Climate-Associated Genetic Switches Found in Plants

Genetic variants that can act as switches directing structural changes in RNA molecules that code for plant proteins have been validated experimentally in plants for the first time. Changes in RNA structure can affect the stability of the molecule, how it interacts with other molecules, and how efficiently it can be translated into protein, which can impact its function and the characteristics of the plant. These genetic switches could be an important genetic mechanism that allowed plants to adapt to their microclimates in the past and could be vital for future adaptation and the development of resilient crops as climates continue to change.

An article describing the research, conducted by Penn State scientists, appears in the journal Genome Biology.

“Proteins, which are one of the major structural and functional molecules of life, are encoded by RNA, which is in turn encoded by DNA,” said Sarah M. Assmann, Waller Professor of Biology at Penn State and research team leader. . “Changes in DNA sequence can therefore lead to changes in proteins through an RNA, but not all changes in DNA affect the protein. Recently, genetic variants that do not necessarily change the encoded protein, but rather alter RNA folding, have been associated with human disease.We investigated whether similar mechanisms exist in plants and whether they may depend on environmental variables.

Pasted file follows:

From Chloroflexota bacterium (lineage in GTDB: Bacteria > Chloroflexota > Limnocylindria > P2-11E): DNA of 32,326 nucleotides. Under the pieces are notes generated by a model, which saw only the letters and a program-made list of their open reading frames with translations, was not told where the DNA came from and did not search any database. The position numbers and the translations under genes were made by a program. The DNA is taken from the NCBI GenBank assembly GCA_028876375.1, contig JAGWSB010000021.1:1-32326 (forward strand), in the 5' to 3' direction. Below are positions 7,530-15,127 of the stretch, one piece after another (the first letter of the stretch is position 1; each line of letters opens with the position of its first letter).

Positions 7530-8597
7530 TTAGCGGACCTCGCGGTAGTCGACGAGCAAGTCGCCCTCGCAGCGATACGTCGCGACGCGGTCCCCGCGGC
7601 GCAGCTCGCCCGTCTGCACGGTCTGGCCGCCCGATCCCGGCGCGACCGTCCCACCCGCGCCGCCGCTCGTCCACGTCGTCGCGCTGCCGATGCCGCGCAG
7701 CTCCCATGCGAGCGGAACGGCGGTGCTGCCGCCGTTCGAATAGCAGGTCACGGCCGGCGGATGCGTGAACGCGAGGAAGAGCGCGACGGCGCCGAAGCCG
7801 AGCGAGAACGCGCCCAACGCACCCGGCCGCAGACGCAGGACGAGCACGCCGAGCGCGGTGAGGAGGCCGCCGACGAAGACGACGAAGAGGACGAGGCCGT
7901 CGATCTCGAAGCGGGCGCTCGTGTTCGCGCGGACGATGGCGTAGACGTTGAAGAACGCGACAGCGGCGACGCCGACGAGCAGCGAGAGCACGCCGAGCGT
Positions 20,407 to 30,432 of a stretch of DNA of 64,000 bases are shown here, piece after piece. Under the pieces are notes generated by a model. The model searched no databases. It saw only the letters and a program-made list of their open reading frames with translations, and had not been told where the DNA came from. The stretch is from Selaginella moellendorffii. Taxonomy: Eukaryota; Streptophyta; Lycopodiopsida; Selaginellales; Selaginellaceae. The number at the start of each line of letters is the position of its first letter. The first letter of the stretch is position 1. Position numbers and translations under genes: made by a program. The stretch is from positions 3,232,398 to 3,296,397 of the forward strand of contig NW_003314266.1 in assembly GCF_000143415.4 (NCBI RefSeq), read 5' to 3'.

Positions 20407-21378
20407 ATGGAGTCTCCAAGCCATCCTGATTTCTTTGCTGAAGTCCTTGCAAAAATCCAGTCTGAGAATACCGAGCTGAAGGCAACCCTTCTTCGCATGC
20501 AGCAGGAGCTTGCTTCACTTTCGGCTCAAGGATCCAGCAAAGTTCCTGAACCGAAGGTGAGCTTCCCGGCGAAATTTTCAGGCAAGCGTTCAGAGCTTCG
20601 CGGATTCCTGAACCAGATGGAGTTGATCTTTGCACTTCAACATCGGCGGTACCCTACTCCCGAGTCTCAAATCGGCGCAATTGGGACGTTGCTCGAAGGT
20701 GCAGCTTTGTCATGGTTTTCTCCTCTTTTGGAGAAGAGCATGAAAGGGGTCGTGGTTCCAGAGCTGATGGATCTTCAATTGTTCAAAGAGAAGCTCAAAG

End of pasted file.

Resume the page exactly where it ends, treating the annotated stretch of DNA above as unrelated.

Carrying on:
DNA is a double-stranded molecule – it looks like a twisted ladder, with the side rails representing the two strands and the rungs representing the bonds that hold them together. RNA, on the other hand, is single-stranded – imagine the ladder split in half in the middle of the rungs. However, single-stranded RNA is usually not just one long linear molecule. It folds back on itself forming short double-stranded sections between loops and bubbles of single-stranded RNA. This secondary folded structure is determined by RNA sequence in conjunction with the cellular microenvironment and is important for RNA function.

The folded structure of an RNA molecule can therefore be altered by genetic variants known as “single nucleotide polymorphisms” or SNPs – places in the genome where a single letter of the DNA alphabet differs between two or more individuals or groups . These SNPs modifying the structure of RNA are known as “riboSNitches”, combining “ribo” of the R in RNA, “SNPs” and “switches”.

“We are studying Arabidopsis, a model organism for plant biology,” said Ángel Ferrero-Serrano, assistant research professor of biology at Penn State and first author of the paper. “Over the past decade, the advent of high-throughput technologies has generated vast amounts of genetic data and physical descriptions of Arabidopsis varieties collected from the species’ native range. Specimens of Arabidopsis from locations around the world have had their entire genomes sequenced.We have recently developed a set of computational tools, CLIMtools, which allows us to determine associations between genetic DNA variation between Arabidopsis varieties collected in their native range and a large set of climatic variables that define the local environments of these varieties.We used these tools to find SNPs associated with temperature variables, and then tested whether any of the SNP acted like riboSNitches.